While New England Patriots' Tim Tebow may be the most famous active evangelical NFL player, there are at least five former NFL player who are now pastoring a church or active as a Christian minister.
Below is a list compiled by CP, in no particular order.
Former Oakland Raider Napoleon Kaufman now leads The Well Christian Community Church in Livermore, Calif., as senior pastor. "A first-round pick from the University of Washington in 1995, he became the Raiders' starting running back and one of the league's top rushers by his third season," Mercury News reported.
"But feeling unfulfilled by worldly success, Kaufman was inspired by a core group of devout Christian players – especially Raiders fullback Jerone Davison – to forge a path as an ordained minister." He started The Well Christian Community in 2003, and in the past decade it has expanded to oversee nine churches in Reno, Nev.; Concord, Calif.; Hiroshima, Japan; Lima and Huanuco, Peru, and his home church in Livermore, Calif., where about 1,000 people worshipped for the first time on June 16.
"We've always had a global mindset when it comes to getting the gospel out," Kaufman told Mercury News. "This is our home of operations, but we have a heart for the nations."
A former middle linebacker for the Seattle Seahawks, Dallas Cowboys, and San Diego Chargers, "Hutch" Ken Hutcherson now serves as senior pastor of Antioch Bible Church near Seattle.
In addition to his four books, most recently his 2010 autobiography Hope is Contagious: Trusting God in the Face of Any Obstacle (Letters to God), Hutcherson has gained notoriety for opposing the movement for same-sex marriage. In an interview with The Christian Post, he fought to reclaim the word "gay" to mean "happy," rather than "homosexual." "I am the gayest man I know," he said.
A former defensive back with the San Diego Chargers, Miles McPherson leads the Rock Church in San Diego – "one of the fastest growing churches in the United States," according to McPherson's website – as its senior pastor. McPherson also founded Miles Ahead, an outreach ministry "focused on sharing the good news of Jesus Christ with teens and adults all over the world."
During his pro football career, however, "Miles was battling a drug problem and living an immoral lifestyle." After he came to Jesus Christ, he worked as a Bible teacher, youth pastor, and speaker.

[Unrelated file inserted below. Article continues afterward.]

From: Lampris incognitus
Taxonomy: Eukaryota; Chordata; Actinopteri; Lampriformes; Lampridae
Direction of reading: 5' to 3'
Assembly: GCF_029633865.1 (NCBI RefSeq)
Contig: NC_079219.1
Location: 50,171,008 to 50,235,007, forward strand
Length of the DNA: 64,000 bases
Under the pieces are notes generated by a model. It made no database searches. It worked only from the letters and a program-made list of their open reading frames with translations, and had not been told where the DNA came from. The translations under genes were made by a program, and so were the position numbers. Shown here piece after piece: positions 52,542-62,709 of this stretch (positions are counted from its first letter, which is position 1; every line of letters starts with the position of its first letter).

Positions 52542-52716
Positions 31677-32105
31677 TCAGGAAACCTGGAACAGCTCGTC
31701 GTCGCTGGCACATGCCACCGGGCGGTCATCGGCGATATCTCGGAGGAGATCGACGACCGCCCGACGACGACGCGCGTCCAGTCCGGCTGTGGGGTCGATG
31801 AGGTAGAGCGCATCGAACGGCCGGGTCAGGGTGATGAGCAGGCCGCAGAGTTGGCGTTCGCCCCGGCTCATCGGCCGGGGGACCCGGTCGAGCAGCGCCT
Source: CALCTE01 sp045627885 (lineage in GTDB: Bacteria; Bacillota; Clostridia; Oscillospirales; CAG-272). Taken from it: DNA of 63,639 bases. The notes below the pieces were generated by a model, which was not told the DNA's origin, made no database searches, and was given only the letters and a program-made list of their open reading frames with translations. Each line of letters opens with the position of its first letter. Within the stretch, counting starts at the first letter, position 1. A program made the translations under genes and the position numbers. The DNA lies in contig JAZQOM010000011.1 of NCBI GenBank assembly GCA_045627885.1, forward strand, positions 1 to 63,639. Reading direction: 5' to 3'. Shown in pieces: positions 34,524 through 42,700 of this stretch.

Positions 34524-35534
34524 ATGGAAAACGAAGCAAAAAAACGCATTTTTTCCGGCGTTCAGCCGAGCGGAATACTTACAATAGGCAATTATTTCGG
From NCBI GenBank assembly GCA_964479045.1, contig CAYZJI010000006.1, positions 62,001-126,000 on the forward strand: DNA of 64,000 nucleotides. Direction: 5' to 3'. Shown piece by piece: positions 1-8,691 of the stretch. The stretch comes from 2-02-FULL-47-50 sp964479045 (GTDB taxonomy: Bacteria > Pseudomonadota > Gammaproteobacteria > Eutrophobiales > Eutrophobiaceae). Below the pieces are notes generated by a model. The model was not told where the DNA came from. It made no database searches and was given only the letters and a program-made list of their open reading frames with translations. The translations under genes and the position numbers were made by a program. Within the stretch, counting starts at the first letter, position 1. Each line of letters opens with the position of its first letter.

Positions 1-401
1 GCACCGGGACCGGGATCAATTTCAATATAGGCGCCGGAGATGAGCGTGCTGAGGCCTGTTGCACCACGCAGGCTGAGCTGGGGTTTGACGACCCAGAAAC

His latest book, God in the Mirror – Discovering Who You Were Created To Be, warns of false hero worship. The book guides Christians "looking at movie stars and athletes and people they think are successful…to copy them" and look instead "at God and the design He has placed in them and the purposes that He has given them," McPherson said in an earlier interview with The Christian Post.
Former Baltimore Ravens linebacker Ray Lewis, who led the Ravens to Super Bowl victory not once but twice – most recently this year – also founded the Ray Lewis Family Foundation, a non-profit aimed at providing "personal and economic assistance to disadvantaged youth and families in distress with a focus on building togetherness in the community."
After pleading guilty in a 2000 indictment for double-murder and aggravated assault charges after a brawl outside an Atlanta nightclub, he pled guilty to lesser charges and changed his life for the better. The Miami Hurricane acclaims him as "an ordained minister." The player famous for bearing his Psalm 91 shirt after a playoff game retired from football in January to spend time with his kids.
Former head coach of the Tampa Bay Buccaneers and the Indianapolis Colts, Tony Dungy retired in 2008 after leading the Colts to a Super Bowl victory. Throughout his career, he has spoken publicly for the Fellowship of Christian Athletes and Athletes in Action. At one point he considered leaving football for prison ministry.
As a national spokesman for All Pro Dad, Dungy encouraged Tim Tebow in March and challenges everyone on his website to "Take the Uncommon Life Challenge": reading his September 2011 book daily and "spending time every day with God."